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SEAxSEA Film Festival Returns, a Many-Headed Demon of Its Own

December 6, 2019

This coming January, the Southeast Asia Center will be hosting its third annual installment of the Southeast Asia x Seattle Film Festival, a two-day festival in which we screen and discuss films from Southeast Asia and its diasporas. We receive hundreds of submissions every year, and are incredibly excited to share them with you all. The 2019-2020 SEAxSEA Film Festival will be taking place on January 9 and 10, 2020 in Thomson Hall 101.

Now entering its third year, the SEAxSEA Film Festival was originally organized and curated by Desiana Pauli Sandjaja, a senior lecturer in Indonesian at the University of Washington. In 2017, due to unforeseen circumstances, Sandjaja was unable to organize the festival, and the Southeast Asia Center’s graduate student assistant at the time, Adrian Alarilla, expressed his interest. “I had previously been working at the Seattle Asian American Film Festival,” says Alarilla, “and wanted to bring my knowledge and experience to the Southeast Asia Center.”

The first day of screening for the 2017-2018 SEAxSEA Film Festival

Originally, the Festival didn’t have quite as snappy a name as SEAxSEA, and Alarilla says he got the idea for renaming the Festival from American Ethnic Studies professor Rick Bonus. “I had originally thought of calling it something boring like the SEAC Film Festival,” says Alarilla, “but Professor Bonus suggested calling it Southeast Asia x Seattle, or SEAxSEA. It was catchy and made so much sense, and kind of sounded like South x Southwest (SXSW).” According to Alarilla, the name of the Festival is also appropriate given the Festival’s primary goal: connecting diasporic Southeast Asian communities, specifically in the Seattle area.

Each year, the SEAxSEA Film Festival has a theme around which the submissions and films are organized. In its inaugural year, the films featured in the Festival interrogated traditional and contemporary problems in Southeast Asia, many concerning human responses to both natural and unnatural issues. Quite a few of these films centered water, water rights, and rights to life, so we might even be able to call the theme of the first SEAxSEA Film Festival as the sea itself. Last year, the Festival’s theme was “Connections.” Filmmakers were tasked with uncovering meaningful connections between Seattle and Southeast Asia,¬†and many of them made connections with the past, recalling traditions both forgotten and preserved, and compared them with our present moment to see how useful they can still be in modern times.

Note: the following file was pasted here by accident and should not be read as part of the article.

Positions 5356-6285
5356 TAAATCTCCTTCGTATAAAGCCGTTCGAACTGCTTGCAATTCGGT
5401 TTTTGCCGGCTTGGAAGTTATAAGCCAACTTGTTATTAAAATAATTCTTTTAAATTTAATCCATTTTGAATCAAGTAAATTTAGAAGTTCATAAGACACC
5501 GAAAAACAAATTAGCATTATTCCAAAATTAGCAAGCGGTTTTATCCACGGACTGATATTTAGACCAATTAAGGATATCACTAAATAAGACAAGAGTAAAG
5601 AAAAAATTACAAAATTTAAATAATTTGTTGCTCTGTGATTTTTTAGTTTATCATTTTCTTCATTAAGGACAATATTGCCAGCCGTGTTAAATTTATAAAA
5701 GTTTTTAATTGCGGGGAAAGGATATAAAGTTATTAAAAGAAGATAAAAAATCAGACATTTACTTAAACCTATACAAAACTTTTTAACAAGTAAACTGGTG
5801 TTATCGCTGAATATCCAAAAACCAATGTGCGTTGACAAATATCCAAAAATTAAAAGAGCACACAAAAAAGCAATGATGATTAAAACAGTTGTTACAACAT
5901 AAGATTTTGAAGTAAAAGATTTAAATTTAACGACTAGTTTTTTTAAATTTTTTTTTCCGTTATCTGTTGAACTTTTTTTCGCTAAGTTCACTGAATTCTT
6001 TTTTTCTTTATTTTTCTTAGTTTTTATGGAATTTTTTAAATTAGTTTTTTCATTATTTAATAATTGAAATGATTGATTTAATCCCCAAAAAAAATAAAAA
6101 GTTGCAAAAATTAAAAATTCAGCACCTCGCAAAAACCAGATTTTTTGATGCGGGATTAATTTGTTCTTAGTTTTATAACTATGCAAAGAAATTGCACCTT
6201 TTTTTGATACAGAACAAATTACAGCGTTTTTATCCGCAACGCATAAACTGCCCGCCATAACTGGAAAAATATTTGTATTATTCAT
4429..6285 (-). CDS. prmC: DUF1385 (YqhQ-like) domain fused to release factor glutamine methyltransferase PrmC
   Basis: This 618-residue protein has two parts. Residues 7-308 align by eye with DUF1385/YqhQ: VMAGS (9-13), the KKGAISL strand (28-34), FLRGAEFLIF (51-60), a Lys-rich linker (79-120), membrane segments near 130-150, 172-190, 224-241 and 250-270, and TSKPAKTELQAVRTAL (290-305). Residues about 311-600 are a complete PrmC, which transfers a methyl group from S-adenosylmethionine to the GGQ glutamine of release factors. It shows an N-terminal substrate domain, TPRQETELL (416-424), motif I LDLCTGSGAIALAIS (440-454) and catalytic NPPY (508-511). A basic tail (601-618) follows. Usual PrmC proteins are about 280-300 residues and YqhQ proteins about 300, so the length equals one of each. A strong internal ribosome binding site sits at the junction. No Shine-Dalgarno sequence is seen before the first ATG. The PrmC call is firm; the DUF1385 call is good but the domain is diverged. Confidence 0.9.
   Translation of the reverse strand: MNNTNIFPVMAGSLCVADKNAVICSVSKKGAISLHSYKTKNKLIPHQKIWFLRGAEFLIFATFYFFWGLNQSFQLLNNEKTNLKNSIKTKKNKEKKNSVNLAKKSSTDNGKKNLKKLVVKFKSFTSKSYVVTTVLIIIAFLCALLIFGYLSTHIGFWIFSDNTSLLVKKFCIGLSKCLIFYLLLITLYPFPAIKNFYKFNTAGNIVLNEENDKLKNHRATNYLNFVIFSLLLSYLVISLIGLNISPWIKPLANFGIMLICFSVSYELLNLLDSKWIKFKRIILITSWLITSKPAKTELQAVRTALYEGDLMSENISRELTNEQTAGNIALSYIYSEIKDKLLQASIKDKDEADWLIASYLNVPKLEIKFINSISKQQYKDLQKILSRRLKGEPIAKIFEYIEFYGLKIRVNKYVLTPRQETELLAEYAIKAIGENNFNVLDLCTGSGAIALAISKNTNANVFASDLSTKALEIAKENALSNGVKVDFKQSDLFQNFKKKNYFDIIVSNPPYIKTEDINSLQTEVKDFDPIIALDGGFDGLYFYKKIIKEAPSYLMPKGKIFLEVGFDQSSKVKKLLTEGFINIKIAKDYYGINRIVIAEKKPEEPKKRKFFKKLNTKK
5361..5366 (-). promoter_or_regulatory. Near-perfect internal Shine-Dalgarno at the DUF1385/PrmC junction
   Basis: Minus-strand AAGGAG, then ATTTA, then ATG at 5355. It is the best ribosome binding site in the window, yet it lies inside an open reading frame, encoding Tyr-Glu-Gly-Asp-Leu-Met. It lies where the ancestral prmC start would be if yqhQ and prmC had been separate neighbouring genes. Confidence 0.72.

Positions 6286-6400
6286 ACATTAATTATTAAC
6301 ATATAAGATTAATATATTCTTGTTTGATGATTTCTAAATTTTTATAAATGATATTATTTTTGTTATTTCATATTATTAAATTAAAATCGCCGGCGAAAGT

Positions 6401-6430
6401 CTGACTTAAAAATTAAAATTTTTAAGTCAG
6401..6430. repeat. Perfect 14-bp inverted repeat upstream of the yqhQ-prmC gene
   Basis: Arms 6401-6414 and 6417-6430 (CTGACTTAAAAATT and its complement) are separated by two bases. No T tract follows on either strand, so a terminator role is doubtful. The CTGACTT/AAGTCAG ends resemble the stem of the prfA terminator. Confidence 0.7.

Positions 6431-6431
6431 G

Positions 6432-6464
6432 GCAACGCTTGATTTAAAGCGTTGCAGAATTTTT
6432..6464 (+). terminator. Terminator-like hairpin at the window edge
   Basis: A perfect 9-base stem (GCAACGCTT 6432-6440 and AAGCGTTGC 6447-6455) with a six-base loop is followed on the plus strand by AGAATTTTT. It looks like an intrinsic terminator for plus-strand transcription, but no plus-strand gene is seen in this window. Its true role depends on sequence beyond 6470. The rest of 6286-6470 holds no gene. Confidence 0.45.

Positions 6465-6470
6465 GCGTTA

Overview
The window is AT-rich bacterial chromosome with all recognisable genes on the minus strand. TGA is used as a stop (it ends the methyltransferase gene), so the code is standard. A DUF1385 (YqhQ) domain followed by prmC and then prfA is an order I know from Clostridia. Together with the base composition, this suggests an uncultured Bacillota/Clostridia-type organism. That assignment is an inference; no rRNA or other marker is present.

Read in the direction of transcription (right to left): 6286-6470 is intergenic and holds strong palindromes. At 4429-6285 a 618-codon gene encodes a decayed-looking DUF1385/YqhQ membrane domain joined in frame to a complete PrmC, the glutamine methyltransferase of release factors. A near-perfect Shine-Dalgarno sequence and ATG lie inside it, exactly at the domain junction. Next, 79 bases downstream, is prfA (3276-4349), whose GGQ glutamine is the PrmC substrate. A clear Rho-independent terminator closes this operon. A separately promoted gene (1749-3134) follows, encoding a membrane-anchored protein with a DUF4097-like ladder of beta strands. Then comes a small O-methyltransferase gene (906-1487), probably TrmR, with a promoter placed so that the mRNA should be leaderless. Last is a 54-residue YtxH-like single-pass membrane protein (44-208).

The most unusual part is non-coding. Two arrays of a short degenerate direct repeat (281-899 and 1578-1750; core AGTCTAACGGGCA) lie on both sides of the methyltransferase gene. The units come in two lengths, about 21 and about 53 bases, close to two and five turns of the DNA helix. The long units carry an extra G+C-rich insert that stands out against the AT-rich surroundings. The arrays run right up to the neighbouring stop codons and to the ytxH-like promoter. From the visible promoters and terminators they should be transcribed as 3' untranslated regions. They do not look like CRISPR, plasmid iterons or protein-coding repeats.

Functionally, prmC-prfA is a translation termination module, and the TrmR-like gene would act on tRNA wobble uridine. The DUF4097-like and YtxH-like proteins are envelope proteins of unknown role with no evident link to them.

This year, we focus on “Fighting the Many-Headed Demon.” All over Southeast Asia, we observe indigenizations of the Ramayana, a traditional Indian epic. The Ramayana is a story that moves beyond simply thinking about time and space, and is still relevant in many Southeast Asian narratives today, and the films that have been selected for this year’s festival tackle some of the following themes: dominance, state oppression, and militarism; environmental degradation and decimation of species; gendered violence; labor exploitation, human trafficking, and slavery; and resilience and resistance. In tracing the intersections of these themes, we hope to connect all of them to their common roots in Southeast Asia.

Poster for the 2018-2019 SEAxSEA Film Festival

We are incredibly excited to bring some insightful and masterfully artistic films to all of you this January, and we hope to see you at SEAxSEA next month! Admission, popcorn, and drinks are all free, and we would love to have you enjoy these films with us.